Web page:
Monday, 25 May 2009

Sad news

Prominent Auckland painter Peter Siddell has a terminal illness. Stuff has an article:

"A lot of my painting relates back to childhood memories," he adds, "that, and a lot of it are about places I know, certainly the vistas of Victorian villas and volcanic hills are just the sort of stereotype of Auckland that I remember from my childhood."
His paintings are noted for their lack of human interference no telephone poles, cars, pollution or graffiti mar his work. His art is a monument to the memories of his childhood, featuring significant images held by a young and inquisitive mind.

I really like what he says about painting:

Siddell sees painting as "an exercise in controlled disappointment you start off at the beginning with a brilliant idea and think `oh, this is going to be a great painting', but as soon as you make a few marks on the canvas then you find that what is planned is going to be affected by the initial brushstrokes and the painting ends up very different from its original conception.

Read the whole article here.

And you can enjoy a selection of Peter Siddell's paintings here. Many of the paintings in his image gallery are accompanied by his own illuminating commentary.

Mutant space jellyfish!

It's so tempting to look at astronomical pictures and find forms we recognise, or think we recognise, in the shapes of nebulae and dust clouds.
This is a very handsome view of the Carina Nebula. But tell me you don't see the mutant space jellyfish in this detail.

Friday, 1 May 2009

Crepuscular and anti-crepuscular rays

Crepuscular rays are areas of brightly-lit air that appear to radiate outwards from the sun when it is setting or rising. They are caused by clouds or mountains near the horizon casting shadows across the sky. Under good conditions the rays can be seen crossing the sky all the way to the point directly opposite the sun, the anti-solar point, where they appear to converge. In fact both the apparent divergence and the apparent convergence are illusions caused by perspective. The sun's rays are parallel but we perceive them as converging in the same way as we perceive a railway track as converging in the distance.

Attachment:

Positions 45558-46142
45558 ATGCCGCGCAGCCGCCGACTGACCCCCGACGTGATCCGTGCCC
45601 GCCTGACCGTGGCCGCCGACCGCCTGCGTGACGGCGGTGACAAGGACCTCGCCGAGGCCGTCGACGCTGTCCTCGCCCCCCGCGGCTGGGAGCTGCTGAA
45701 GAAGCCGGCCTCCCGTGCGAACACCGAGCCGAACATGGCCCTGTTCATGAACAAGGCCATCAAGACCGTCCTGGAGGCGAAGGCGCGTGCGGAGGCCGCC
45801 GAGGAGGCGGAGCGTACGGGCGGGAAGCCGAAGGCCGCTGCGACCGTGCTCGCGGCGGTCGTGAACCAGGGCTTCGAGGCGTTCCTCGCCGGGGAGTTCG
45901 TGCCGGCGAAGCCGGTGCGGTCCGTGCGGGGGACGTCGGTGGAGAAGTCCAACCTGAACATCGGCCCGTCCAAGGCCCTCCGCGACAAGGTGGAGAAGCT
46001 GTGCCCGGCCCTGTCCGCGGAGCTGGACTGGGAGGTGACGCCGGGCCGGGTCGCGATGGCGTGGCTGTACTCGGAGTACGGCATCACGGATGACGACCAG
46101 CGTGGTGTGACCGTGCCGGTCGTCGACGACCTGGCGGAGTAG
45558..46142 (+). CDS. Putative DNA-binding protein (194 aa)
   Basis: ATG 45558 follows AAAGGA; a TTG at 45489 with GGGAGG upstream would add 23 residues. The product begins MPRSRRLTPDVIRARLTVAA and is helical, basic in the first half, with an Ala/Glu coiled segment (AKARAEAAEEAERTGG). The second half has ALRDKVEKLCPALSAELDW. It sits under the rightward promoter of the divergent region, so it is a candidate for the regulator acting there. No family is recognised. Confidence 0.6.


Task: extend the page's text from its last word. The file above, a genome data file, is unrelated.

A full explanation, diagrams, and examples, can be found on Les Cowley's brilliant Atmospheric Optics site, here.

There was an amazing sunset here in Christchurch on January 17th. Clouds near the setting sun cast shadows across the sky that resulted in dramatic contrast between sunlit and shadowed air.

This was the view towards the sun:

This was the view to the north. You can see the rays' paths across the sky, travelling to the east...

At the anti-solar point in the east, the rays appear to converge. Around the anti-solar point these are known as 'anti-crepuscular' rays:

Crepuscular rays and anti-crepuscular rays are different ends of the same phenomenon, as can be seen in this wide-angle image taken of the same January 17 sunset at Birdlings Flat, some 50km from where I took my photographs.

I photographed a dramatic single crepuscular ray on April 5:

Phil Judd interview

Stuff today has an exclusive interview with Phil Judd, formerly of the Swingers, Split Enz, and Schnell Fenster. Read it here.

And here are a few clips:

I particularly remember The Sound of Trees, Schnell Fenster's first album, which featured Love/Hate Relationship and other such classics as Whisper.